I just finished up The Savage Dragon Archives v.2, and I'm slogging through Thoreau's Walden, as I really do want to have read the thing, despite his rampant hypocrisy. I've also begun Wagner's Grendel: Devil's Legacy. After I've finished all that, I'll probably finally start A Confederacy of Dunces or another Modesty Blaise, or The Portable Dorothy Parker, or one of my Hard Case Crime novels.

    I wish to God that I had more free time.

    • CommentTimeDec 1st 2007
    Currently I am reading Franz Kafka, The Complete Works. I am not sure why they call it <em>The Complete Works</em> since Kafka never complete 85% of the stories.
    • CommentTimeDec 1st 2007
    About halfway through Skinny Legs and All by Tom Robinson. My third book by him and is so far the best of the three (though I miss Pan from Jitterbug Perfume). Just got done re-reading Hell's Angels by Thompson for the first time in about a decade. Had forgotten how truly visceral his style was even that early in his career.
  5.  (22.149)
    I'm finally reading the Wormwood: Gentleman Corpse series and also can't get my nose out of the Fourth World Omnibus books. I am also rereading All Families Are Psychotic by Douglas Coupland for kicks.
  6.  (22.150)
    I just started Lethem's "Motherless Brooklyn" and Absolute Dark Knight (which is goddamned massive.)
    • CommentAuthorart4899
    • CommentTimeDec 1st 2007
    Just finishing Alan Furst's The Foreign Correspondent. Just about to start Cormac McCarthy's Blood Meridian.
    • CommentAuthorrobb
    • CommentTimeDec 1st 2007
    regarding the "spook country" vs "pattern recognition" discussion somewhere up there. they're essentially one and the same plot and device-wise, which is fine so long as i you expect it. i just made the mistake of reading them out of succession. "spook country" always tasted better when reading it in airports. the setting just fit.

    though i mentioned this in the social networking thread, i also endorse the navigation isn't the most logical, but it eventually does what i want it to. you can post your own writing as well.
    • CommentTimeDec 1st 2007
    Just started reading the first collection of Denny O'Neil's run on The Question ( this morning. Good stuff so far.
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  8.  (22.155)
    Books: reading THE ROAD by Cormac McCarthy, with BLOOD MERIDIAN in the wings. Alas, got temporarily bogged down in HEART SHAPED BOX by Joe Hill and RIVER OF GODS by Ian McDonald. Has anybody read BRASYL by McDonald?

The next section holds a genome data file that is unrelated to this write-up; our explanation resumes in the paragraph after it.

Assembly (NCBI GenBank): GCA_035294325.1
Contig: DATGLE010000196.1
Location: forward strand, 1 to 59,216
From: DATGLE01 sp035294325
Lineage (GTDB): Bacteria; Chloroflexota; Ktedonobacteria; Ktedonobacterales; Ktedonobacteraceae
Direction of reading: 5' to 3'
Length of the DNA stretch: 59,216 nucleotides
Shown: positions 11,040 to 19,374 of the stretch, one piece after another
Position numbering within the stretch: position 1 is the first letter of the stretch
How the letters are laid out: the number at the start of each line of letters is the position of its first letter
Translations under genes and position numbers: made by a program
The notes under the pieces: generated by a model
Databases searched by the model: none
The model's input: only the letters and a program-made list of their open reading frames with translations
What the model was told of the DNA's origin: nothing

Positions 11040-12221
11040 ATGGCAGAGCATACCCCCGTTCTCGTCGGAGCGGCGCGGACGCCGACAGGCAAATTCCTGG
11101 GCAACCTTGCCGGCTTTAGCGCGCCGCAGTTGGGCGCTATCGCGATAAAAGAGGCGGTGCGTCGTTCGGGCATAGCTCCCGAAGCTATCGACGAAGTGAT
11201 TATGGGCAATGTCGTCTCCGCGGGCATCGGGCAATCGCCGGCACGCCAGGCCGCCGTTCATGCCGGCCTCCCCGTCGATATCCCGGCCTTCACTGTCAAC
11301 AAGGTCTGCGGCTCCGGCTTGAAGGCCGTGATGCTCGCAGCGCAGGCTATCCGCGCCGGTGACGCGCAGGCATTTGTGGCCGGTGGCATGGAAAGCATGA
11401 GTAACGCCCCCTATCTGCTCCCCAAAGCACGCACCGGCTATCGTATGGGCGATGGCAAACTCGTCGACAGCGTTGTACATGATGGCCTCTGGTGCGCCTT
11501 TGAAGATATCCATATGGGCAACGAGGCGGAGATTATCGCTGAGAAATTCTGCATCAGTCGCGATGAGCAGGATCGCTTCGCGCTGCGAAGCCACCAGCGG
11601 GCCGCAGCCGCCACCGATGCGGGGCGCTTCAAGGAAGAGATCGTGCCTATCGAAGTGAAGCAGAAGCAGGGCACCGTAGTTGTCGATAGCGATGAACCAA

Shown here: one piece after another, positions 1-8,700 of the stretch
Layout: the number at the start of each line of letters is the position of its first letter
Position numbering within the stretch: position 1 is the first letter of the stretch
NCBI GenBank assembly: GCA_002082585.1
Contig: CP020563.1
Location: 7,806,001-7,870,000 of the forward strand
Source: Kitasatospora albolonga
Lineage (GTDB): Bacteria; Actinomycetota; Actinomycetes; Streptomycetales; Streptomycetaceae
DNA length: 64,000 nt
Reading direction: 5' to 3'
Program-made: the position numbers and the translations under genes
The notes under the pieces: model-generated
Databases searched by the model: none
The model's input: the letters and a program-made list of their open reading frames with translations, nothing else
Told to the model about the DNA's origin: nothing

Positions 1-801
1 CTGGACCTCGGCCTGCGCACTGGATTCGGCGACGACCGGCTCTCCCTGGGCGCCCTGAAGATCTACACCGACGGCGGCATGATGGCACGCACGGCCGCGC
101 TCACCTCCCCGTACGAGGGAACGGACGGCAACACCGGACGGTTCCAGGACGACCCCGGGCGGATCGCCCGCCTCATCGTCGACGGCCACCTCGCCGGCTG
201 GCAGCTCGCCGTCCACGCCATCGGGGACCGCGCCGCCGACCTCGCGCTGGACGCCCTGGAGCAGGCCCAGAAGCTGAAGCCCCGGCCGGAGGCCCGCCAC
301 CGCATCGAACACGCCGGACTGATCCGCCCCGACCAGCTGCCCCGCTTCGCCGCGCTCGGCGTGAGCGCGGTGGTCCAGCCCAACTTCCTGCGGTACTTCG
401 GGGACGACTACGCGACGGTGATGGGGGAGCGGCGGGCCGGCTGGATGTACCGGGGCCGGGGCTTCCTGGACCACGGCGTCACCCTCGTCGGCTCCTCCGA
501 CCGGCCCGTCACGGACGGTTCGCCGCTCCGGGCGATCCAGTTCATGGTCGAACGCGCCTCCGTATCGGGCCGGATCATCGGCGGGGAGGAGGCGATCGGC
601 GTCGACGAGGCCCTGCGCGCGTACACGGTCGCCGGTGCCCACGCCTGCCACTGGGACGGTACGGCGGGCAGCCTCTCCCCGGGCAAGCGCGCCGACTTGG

Comics: bought collected edition of THE NOCTURNALS by Dan Brereton, who used to be a regular at Flying Colors, a shop where I worked many, many years ago. He once brought in some BLACK TERROR pages, prior to getting a deal with Eclipse to publish the book. They were amazing and having the NOCTURNALS book takes me back aways.

    POPGUN: huge Image anthology. Some of the material reads/looks like portfolio material (nice to look at but gimme a story, eh?) but there have been a few gems thus far (page 150ish out of over 300 pages).

    JACK KIRBY'S FORTH WORLD, volume 3: Bombast at its best. As Grant Morrison described Kirby's oft-maligned writing style - "It's like Mickey Spillane got together with Alan Ginsberg and they wrote the bible!" Best damn Kirbyquote ever and it's TRUE!
    • CommentTimeDec 1st 2007

    Woohoo, another Italo Calvino book to read. After I found him the only other book I could find was Marcovaldo, which I found boring, but cute. The Baron In The Trees is another one of my favourites. Something about the way he describes the forests of Italy as one long sea of possibilities connected me to my childhood dream of disappearing into the sky. Good read, better if read aloud, possibly to a girl/boyfriend.


    I agree. Nothing about the characters really sticks with me, though I have felt the same way about some of his characters before, only to change my mind one a second read. Specifically the stalker in the subway box city.


    I totally read Pattern Recognition while stranded in both Narita International Airport and the giant sprawling donut that is Minneapolis' airport. I love airports. At least when they have smoking rooms that you can get trashed in and talk to random assholes for hours.
    • CommentAuthorStefanJ
    • CommentTimeDec 1st 2007

    Johnathan Strange and Mr. Norrel

    A collection of color Sunday installments of "Krazy Kat"

    The third installment of "Fables."
    • CommentTimeDec 1st 2007
    Went shopping for Christmas for my parents today, spent a shit ton on books....
    I basically only ever tell people to give me cash or books for Christmas when they want to get me something, and House of Leaves was on the tip top of my list of books I want. I've been meaning to read it for 5 years now... just never gotten around to it. Shame on me...
    • CommentTimeDec 1st 2007
    Oh god, House of Leaves. That book is an experience.
  9.  (22.160)
    Just re-read the first 3 Planetary trades and the first 6 Walking Dead.